Hate propaganda remains unpunished. Many notorious propagandists, both individuals and editions, are not held liable in any way. Cases of criminal prosecution of hate propaganda (according to article 282 of the criminal code) are rare and almost never lead to real punishment. In 2004 three out of four convicts were practically freed from punishment (only one was sentenced to pay a fine), in 2003 the same picture (but yet one was sentenced to two years in prison).

Sanctions not against the authors, but against the editions and publishers could become an important instrument against hate propaganda. Probably the most effective instrument would be a fine, but such sanctions against editions are just not intended. They can only be closed down or given a warning about a possible closing down. Earlier, this happened some times. But only one edition was closed down by the norms of the new legislation. And even the number of editions receiving warnings fell from 30 in 2003 to three or four in 2004.

Matters do not stand much better with sanctions against organizations whose activities are connected to hate crime or hate propaganda. Even if these organizations are deprived of their registration, it is because of formal violations (non-accordance with the information deadline in the Ministry of Justice etc.), without any connection to the anti-constitutional gist of their activities. This method creates only insignificant difficulties for the ultra-nationalist groups and discredits the counteraction to ultra-nationalists in the eyes of the public. Also the method of depriving those using Nazi symbols of registration (as arranged in the law of 2002) is ineffective. Many organizations were closed down in 2003 and 2004 using this method but nearly all of them continued their activities. The article 282-2 of the criminal code (introduced in 2002) that intends to punish this has only been applied in relation to members of the radical Islamic group Khizb ut-Takhrir (this group was declared terrorist and prohibited by the Supreme Court, although it is well-known that Khizb ut-Takhrir does not practice terror).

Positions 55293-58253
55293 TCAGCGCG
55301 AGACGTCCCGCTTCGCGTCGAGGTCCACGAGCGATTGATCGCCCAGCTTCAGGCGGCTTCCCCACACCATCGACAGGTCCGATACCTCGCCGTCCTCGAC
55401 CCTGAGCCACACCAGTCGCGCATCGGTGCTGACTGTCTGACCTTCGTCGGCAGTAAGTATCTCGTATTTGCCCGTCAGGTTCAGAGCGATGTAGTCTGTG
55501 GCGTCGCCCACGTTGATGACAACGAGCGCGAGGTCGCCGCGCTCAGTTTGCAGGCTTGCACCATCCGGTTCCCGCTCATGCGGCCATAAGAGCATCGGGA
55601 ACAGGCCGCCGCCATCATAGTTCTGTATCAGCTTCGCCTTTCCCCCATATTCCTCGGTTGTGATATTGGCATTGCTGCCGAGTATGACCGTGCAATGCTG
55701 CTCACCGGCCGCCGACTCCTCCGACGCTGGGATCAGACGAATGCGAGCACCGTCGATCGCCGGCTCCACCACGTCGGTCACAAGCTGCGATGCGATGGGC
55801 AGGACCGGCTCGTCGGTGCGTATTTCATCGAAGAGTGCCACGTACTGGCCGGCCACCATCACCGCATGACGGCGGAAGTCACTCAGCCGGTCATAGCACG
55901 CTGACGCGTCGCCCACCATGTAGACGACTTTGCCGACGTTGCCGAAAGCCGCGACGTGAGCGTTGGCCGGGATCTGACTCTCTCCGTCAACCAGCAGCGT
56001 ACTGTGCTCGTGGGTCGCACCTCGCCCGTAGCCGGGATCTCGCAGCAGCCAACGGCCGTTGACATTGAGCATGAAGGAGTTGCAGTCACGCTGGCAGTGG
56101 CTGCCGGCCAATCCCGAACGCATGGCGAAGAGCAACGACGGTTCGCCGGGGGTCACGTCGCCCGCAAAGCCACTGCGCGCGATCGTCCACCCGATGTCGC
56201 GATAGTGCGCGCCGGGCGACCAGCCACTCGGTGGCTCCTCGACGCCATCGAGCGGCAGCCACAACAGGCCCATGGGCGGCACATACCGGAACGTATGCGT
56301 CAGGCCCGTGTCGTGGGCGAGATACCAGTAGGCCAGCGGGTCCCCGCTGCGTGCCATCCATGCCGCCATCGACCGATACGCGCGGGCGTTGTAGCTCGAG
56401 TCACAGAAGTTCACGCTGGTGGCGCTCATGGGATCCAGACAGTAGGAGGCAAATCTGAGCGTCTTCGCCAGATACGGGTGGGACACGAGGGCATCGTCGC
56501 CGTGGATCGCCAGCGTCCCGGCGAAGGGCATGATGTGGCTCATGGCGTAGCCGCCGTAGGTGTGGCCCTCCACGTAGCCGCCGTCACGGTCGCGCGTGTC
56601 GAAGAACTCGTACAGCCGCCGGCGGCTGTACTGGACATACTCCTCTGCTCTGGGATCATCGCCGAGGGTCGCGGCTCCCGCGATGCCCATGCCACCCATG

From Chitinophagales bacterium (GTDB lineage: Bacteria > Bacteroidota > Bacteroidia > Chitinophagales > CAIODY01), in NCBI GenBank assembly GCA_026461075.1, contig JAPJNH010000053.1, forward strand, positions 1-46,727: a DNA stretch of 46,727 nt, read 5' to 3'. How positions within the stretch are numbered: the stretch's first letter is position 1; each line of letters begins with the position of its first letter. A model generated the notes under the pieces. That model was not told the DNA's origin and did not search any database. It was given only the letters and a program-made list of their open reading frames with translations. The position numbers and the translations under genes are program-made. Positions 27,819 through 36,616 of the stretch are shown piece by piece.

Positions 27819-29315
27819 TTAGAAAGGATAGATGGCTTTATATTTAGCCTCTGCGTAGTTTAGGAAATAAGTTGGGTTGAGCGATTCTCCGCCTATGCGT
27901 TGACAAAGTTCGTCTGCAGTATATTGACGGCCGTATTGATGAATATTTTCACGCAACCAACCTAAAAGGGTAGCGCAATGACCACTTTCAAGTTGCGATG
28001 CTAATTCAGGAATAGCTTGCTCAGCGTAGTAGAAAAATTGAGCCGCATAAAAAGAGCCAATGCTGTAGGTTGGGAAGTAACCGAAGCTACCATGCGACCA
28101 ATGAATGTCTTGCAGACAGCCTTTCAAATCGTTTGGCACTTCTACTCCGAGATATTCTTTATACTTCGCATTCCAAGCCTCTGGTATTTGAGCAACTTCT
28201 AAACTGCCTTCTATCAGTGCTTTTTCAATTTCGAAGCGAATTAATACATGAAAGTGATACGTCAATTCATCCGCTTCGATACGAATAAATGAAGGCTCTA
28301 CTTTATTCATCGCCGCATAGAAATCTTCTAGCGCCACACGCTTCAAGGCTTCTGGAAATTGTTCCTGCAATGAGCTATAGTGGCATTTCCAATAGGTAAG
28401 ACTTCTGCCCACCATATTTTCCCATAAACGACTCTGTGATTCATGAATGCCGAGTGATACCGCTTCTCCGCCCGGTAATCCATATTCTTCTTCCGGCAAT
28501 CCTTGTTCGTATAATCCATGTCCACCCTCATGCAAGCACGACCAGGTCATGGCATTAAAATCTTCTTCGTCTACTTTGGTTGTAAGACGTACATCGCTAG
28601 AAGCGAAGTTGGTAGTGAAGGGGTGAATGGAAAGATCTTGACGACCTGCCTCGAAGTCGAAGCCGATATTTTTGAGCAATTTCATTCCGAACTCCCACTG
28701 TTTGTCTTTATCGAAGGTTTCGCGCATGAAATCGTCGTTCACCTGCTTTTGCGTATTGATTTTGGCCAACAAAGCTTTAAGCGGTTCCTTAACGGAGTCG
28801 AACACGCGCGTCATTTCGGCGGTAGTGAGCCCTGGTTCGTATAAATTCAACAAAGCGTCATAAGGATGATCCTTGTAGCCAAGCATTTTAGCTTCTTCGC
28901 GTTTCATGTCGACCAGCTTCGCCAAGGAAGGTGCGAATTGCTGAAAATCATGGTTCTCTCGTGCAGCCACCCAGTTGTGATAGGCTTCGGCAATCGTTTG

Obviously, the Ministry of Justice and the Office of the Public Prosecutor do not have enough resources to present the court convincing proof of the unlawful activities of such organizations based on texts and public statements, although such information is often widely accessible.

On May 31st, 2005 the first sentence based on the article 282-1 of the criminal code (introduced in 2002) was handed down. This article holds individuals liable for the organization of extremist associations (that means groups that aim to commit offenses included in the definition of extremism) or for taking part in such associations. After all, this article has the potential to be very effective, particularly against skinhead groups.

Thus the law About counteraction on extremist activities only worsened the counteraction to hate propaganda and hardly improved the policy of restrictions for ultra-nationalist organisations.

But then, Law-enforcement organs step by step learn how to use instruments against violent hate crime that existed in criminal code before the new laws were passed in 2002. Practical experience shows that these instruments are fully sufficient. They just have to be more actively used.

Institute Collective Action


Source: IA MiK